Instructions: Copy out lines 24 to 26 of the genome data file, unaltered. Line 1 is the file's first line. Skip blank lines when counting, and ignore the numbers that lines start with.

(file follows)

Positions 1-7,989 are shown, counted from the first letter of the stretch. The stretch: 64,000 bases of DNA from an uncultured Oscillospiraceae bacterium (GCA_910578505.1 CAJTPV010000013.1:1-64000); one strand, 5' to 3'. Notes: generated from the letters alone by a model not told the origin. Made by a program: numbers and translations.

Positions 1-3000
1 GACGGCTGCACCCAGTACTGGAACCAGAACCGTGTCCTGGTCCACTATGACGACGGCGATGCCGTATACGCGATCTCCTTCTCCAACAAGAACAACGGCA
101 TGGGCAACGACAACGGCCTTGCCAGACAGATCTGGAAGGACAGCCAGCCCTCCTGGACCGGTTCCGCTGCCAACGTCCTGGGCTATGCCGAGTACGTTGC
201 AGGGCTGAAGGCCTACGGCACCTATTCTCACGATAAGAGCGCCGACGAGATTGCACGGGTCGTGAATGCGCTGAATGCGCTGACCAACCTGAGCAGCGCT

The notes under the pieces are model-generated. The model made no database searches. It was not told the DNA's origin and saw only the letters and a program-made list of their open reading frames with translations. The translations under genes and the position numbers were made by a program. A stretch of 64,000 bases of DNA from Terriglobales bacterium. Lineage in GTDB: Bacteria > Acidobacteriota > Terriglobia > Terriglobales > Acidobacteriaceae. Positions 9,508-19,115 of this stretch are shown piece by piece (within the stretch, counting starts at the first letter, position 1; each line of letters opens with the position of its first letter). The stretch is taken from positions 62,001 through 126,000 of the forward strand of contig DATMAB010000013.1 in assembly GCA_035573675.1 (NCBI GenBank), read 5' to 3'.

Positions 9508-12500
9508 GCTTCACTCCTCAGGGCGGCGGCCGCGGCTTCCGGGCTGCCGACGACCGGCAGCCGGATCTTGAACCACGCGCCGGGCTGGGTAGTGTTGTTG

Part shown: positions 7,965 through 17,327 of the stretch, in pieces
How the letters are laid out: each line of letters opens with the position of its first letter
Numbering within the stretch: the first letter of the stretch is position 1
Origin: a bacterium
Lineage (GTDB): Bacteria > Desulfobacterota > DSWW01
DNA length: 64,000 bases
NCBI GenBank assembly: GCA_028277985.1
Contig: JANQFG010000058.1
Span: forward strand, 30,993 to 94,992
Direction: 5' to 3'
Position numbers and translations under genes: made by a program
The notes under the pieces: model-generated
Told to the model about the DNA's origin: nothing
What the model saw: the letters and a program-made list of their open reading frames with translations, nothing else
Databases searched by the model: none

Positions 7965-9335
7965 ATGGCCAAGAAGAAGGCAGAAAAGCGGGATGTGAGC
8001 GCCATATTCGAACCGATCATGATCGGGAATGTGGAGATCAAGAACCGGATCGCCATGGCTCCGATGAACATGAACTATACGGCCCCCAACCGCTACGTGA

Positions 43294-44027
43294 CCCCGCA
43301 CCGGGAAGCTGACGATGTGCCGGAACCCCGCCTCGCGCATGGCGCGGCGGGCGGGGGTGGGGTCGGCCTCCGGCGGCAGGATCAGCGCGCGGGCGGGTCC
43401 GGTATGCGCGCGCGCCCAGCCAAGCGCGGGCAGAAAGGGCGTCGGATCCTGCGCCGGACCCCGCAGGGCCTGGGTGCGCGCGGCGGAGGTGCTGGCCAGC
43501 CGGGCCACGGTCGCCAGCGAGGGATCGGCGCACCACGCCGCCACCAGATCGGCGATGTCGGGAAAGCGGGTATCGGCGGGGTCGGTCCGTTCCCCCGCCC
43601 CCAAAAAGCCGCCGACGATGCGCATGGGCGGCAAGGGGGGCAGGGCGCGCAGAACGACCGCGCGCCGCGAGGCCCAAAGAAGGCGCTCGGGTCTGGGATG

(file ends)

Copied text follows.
Positions 7965-9335
7965 ATGGCCAAGAAGAAGGCAGAAAAGCGGGATGTGAGC
8001 GCCATATTCGAACCGATCATGATCGGGAATGTGGAGATCAAGAACCGGATCGCCATGGCTCCGATGAACATGAACTATACGGCCCCCAACCGCTACGTGA